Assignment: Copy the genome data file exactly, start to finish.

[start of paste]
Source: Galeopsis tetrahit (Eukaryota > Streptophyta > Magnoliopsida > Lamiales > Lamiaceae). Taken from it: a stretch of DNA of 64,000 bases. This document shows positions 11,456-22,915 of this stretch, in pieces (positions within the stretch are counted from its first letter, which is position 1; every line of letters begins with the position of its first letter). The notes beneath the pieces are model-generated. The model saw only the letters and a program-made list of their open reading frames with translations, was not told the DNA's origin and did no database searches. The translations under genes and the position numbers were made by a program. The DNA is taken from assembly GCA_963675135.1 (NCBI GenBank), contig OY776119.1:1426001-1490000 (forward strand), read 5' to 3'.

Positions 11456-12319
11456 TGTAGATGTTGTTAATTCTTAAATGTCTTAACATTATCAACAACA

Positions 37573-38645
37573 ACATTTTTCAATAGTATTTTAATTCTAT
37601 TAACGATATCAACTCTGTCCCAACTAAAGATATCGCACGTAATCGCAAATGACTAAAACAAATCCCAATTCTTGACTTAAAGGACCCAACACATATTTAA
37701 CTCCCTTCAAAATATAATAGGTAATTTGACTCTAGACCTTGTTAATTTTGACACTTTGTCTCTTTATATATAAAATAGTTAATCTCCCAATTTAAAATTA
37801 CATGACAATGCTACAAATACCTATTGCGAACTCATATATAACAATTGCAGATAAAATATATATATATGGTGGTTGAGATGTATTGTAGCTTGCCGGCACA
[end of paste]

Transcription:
Source: Galeopsis tetrahit (Eukaryota > Streptophyta > Magnoliopsida > Lamiales > Lamiaceae). Taken from it: a stretch of DNA of 64,000 bases. This document shows positions 11,456-22,915 of this stretch, in pieces (positions within the stretch are counted from its first letter, which is position 1; every line of letters begins with the position of its first letter). The notes beneath the pieces are model-generated. The model saw only the letters and a program-made list of their open reading frames with translations, was not told the DNA's origin and did no database searches. The translations under genes and the position numbers were made by a program. The DNA is taken from assembly GCA_963675135.1 (NCBI GenBank), contig OY776119.1:1426001-1490000 (forward strand), read 5' to 3'.

Positions 11456-12319
11456 TGTAGATGTTGTTAATTCTTAAATGTCTTAACATTATCAACAACA

Positions 37573-38645
37573 ACATTTTTCAATAGTATTTTAATTCTAT
37601 TAACGATATCAACTCTGTCCCAACTAAAGATATCGCACGTAATCGCAAATGACTAAAACAAATCCCAATTCTTGACTTAAAGGACCCAACACATATTTAA
37701 CTCCCTTCAAAATATAATAGGTAATTTGACTCTAGACCTTGTTAATTTTGACACTTTGTCTCTTTATATATAAAATAGTTAATCTCCCAATTTAAAATTA
37801 CATGACAATGCTACAAATACCTATTGCGAACTCATATATAACAATTGCAGATAAAATATATATATATGGTGGTTGAGATGTATTGTAGCTTGCCGGCACA